This article presents the most important aspects relevant to forest-derived biomass utilization for the purposes of energy production by professional energy providers. The issues discussed here are divided into four groups: environmental, social, economic and technological aspects of biomass utilization in energy production. The environmental part focuses on the effects of intensive use of leftovers from timber harvest on forest ecosystems as well as the problem of ash utilization. Economic and social problems include the costs of energy production from timber, consequences of intensified fuel wood demand for the state of the timber and paper industry as well as the impact on the labor market. The technology section of the article covers questions related to the harvest and transport of forest-derived biomass.
We conclude that, before regarding it as an energy source, wood should be mainly used for the production of timber due to the necessity and difficulty of considering all of the above-mentioned diverse aspects of energy production. Wood should be used for the production of energy only after its usage as timber products and their recycling.
The subject matters of this article are mutual relationships between nature conservation and forest management, considered from the axiological and legal point, as well as the economic and social conditions of forest management.
The paper presents the results of studies concerning the availability and possibilities of the use of wood for energy purposes in Europe and in Poland. It describes in detail the current use of wood for energy production purposes, as well as predictions on volume, composition, and sources of energy wood. It also presents the results concerning potential impact of energy wood harvesting on wood industries. The paper concludes that the question of utilization of forest biomass for large-scale energy generation is very complex and has far-reaching consequences for environment, society and economy. So as to be effective, wood resources management should give a priority to wood-based production of the greatest added value, and energy generation should be a closing-down stage in the wood value chain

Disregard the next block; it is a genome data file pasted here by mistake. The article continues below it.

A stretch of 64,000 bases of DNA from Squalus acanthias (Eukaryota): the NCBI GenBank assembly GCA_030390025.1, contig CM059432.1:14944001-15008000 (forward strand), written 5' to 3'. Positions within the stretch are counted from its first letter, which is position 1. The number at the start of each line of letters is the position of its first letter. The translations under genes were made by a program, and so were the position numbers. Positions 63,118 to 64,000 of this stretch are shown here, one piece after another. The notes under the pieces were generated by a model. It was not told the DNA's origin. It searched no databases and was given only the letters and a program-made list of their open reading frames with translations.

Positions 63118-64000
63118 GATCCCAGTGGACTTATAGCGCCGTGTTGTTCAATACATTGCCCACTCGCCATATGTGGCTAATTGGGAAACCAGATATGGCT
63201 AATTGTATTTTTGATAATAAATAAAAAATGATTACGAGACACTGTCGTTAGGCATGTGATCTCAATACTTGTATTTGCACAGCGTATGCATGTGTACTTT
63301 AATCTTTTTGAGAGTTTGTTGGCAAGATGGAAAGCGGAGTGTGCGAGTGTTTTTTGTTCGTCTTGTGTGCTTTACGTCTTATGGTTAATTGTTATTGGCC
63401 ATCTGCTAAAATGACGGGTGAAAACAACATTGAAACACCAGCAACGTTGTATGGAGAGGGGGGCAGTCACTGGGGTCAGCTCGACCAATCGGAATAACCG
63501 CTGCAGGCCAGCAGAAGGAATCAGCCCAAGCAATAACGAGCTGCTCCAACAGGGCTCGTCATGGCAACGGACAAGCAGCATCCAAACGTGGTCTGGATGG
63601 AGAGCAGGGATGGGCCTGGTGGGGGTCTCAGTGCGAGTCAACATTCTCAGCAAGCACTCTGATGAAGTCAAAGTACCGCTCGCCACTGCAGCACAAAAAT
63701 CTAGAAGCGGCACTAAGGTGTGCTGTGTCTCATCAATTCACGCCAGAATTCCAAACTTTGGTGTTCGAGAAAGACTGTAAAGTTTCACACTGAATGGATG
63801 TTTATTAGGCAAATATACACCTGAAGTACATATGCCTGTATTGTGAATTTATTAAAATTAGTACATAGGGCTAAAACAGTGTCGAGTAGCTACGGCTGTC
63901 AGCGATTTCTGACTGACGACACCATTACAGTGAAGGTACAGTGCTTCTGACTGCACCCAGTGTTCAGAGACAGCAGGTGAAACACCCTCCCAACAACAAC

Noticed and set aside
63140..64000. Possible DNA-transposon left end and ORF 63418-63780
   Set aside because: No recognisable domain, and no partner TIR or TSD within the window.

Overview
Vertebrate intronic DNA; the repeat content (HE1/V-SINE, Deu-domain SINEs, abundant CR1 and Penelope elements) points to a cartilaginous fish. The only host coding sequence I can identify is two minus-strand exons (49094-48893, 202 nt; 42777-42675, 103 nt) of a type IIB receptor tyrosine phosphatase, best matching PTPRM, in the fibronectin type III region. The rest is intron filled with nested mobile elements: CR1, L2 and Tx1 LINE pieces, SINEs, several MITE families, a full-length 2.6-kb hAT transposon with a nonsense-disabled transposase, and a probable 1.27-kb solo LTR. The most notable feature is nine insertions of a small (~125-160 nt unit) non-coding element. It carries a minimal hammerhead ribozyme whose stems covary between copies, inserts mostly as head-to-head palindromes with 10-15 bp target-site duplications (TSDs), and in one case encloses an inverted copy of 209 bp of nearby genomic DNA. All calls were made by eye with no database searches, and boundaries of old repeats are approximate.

Questionnaire surveys were conducted from July 1st • to August 15th, 2012 in forests near Gołdap, Białowieża, Pisz, Kraśnik, Warsaw and Zakopane with 335 respondents - 146 residents (43.6%) and 189 tourists (56.4%). The respondents declared that they visit forests throughout the year for various purposes, most often with family or friends and most frequently for the recreational activity of walking. They typically spend about three hours in the forest during a single visit. Respondents perceived the most important functions of the forest as a place where plants and animals live, as well as a place for recreation. In their view, the state budget should be a source of co-financing the recreational management of the forest. On1y a small number of respondents (27.5%) would be willing to allocate a portion of their income for recreational forest management. According to the respondents, the most important elements needed in the forest to improve its quality for tourism are information signs and litter bins. Respondents perceive the greatest threats to the forest from tourism to be vandalism, automobiles driving into the forest and wildlife disturbance, whereas the greatest threats to tourists were reported to be biting and stinging animals (snakes, ticks and mosquitoes) and the possibility of getting lost. Respondents indicated clean air, peace and quiet, as well as the ability to harvest wild fruits, plants and mushrooms as the greatest advantages of using the forest for recreation. A large proportion of respondents admitted that they would like to use the services of professional foresters, especially for nature walks and health related purposes, as well as to educate children and youth about nature and the forest.